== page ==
19th + Grand Records
Release Date: July 31st 2020
Reviewed by: Jonathan Andre
- Territory (feat. Yung Bleu)
Tenille Arts has become an artist that I’ve become excited to listen to and enjoy, ever since my review of ther sophomore album Love, Heartbreak & Everything In Between, which is reviewed here. In it, I listened to what was, in my opinion, a great concept album- 12 songs divided into three sections- four songs about love, four songs about heartbreak, and four songs about…well, everything else. With Tenille’s music being likened to that of her contemporaries (like Lauren Alaina, Cassadee Pope, Kelsea Ballerini, Maddie & Tae and Maren Morris- all of which have been written about and discussed at length in my brother Josh’s blog series about 50 influential up-and-coming artists); I am amazed about how much I found myself humming along to the tunes of Love, Heartbreak and Everything In Between, an album that people can relate to at various points in their own life, as we’re reminded that to journey through this life and grow as a whole person means to address the whole self- the love part, the heartbreak part, and the thing in the middle too. Fastforward to the end of 2020, and Tenille has unveiled to us two more songs- this time in fhe form of singles- ‘Tears’, which we’ve reviewed as a site, and ‘Territory’.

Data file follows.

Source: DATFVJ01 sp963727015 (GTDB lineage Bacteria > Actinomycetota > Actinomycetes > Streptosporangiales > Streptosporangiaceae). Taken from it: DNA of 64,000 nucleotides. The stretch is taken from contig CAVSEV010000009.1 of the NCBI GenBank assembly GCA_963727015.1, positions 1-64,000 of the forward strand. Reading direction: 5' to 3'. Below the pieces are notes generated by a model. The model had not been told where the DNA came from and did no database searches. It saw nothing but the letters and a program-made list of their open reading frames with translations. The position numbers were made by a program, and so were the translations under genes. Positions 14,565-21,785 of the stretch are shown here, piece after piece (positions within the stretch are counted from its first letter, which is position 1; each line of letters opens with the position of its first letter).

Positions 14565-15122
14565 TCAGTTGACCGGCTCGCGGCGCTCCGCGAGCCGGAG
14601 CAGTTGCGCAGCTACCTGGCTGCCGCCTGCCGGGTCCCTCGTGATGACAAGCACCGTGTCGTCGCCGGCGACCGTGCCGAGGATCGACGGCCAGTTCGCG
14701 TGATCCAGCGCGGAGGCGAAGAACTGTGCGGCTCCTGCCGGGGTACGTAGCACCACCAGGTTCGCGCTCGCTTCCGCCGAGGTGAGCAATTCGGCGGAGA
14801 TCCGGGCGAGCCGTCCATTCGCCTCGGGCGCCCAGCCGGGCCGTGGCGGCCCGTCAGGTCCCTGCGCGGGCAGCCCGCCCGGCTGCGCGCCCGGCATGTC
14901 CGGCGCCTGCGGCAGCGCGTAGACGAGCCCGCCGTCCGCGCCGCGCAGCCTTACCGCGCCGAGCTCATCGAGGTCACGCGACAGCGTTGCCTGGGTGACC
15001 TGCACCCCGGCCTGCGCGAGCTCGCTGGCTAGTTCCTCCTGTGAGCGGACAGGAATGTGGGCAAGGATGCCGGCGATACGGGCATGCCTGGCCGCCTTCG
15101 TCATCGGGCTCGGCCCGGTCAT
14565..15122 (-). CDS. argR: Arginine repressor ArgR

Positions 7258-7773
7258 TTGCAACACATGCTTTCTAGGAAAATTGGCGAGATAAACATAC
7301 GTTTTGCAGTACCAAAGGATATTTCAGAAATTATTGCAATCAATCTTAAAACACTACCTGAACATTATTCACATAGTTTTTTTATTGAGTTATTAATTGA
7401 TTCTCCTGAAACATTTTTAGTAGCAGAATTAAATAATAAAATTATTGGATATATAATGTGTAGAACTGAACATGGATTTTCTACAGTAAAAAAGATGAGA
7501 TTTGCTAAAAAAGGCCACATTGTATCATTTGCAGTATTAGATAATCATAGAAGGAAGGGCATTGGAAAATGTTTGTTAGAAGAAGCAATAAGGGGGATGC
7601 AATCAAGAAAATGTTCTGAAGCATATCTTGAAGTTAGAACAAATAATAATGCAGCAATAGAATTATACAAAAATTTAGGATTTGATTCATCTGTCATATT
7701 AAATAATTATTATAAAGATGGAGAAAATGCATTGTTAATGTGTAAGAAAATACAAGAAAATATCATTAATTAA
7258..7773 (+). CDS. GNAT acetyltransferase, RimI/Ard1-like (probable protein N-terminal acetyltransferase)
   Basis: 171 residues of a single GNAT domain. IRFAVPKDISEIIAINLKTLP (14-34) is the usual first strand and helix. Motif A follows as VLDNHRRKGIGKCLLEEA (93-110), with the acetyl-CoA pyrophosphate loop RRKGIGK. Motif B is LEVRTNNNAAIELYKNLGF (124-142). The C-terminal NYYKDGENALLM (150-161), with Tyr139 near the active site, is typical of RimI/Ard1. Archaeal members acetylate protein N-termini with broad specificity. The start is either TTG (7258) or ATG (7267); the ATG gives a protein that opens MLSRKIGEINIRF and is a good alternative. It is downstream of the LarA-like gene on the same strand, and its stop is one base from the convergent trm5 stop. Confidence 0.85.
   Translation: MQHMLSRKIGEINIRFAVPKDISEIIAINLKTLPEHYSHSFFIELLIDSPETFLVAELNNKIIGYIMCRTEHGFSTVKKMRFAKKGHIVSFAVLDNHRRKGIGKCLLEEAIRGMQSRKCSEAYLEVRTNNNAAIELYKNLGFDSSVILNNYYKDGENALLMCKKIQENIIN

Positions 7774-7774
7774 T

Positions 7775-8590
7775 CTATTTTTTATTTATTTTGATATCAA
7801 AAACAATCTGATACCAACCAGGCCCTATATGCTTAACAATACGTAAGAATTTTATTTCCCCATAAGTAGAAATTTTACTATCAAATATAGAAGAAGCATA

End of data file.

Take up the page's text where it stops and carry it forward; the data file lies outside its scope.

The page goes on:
Let me just preface this by saying that usually on a whole, Tenille’s music is intriguing the say the least, and just-plain musically infectious in a good way, to say the most. What I will say about ‘TERRITORY’ is that I didn’t really get into it at all. Yes, indeed I wanted to like this song, but…that’s just wasn’t the case. Nothing against Tenille as an artist and a person, it’s just that the heavily autotuned rapping parts detract majorly from this song. The introduction of a relatively unknown rapping artist does really nothing much to the song- it borders on the line of pop, rap and country, and while the song itself prides itself from trying to undertake all three genres in the song, we realise that this song ends up being a mish mash of these genres, and not a really good one at that. This song and its message is nevertheless ok,- never backing down from the territory that you’ve worked so hard to accomplish and build, but as the song is displayes as a whole, we see Tenille struggle amongst the electronics in a desperate attempt to deliver a standout song, similar to that of ‘Call You Names’, ‘I Hate This’ or ‘Something Like That’, when in reality, the song just doesn’t work. Needless to say, if you love looping beats, then this song is for you. Anyone else- check out her first two albums, and here’s hoping her next album, whenever it may be, is much more grounded and lyrically smart compared to this July 2020 release.
RIYL: Lauren Alaina, Kelsea Ballerini, Cassadee Pope, Maddie & Tae, Maren Morris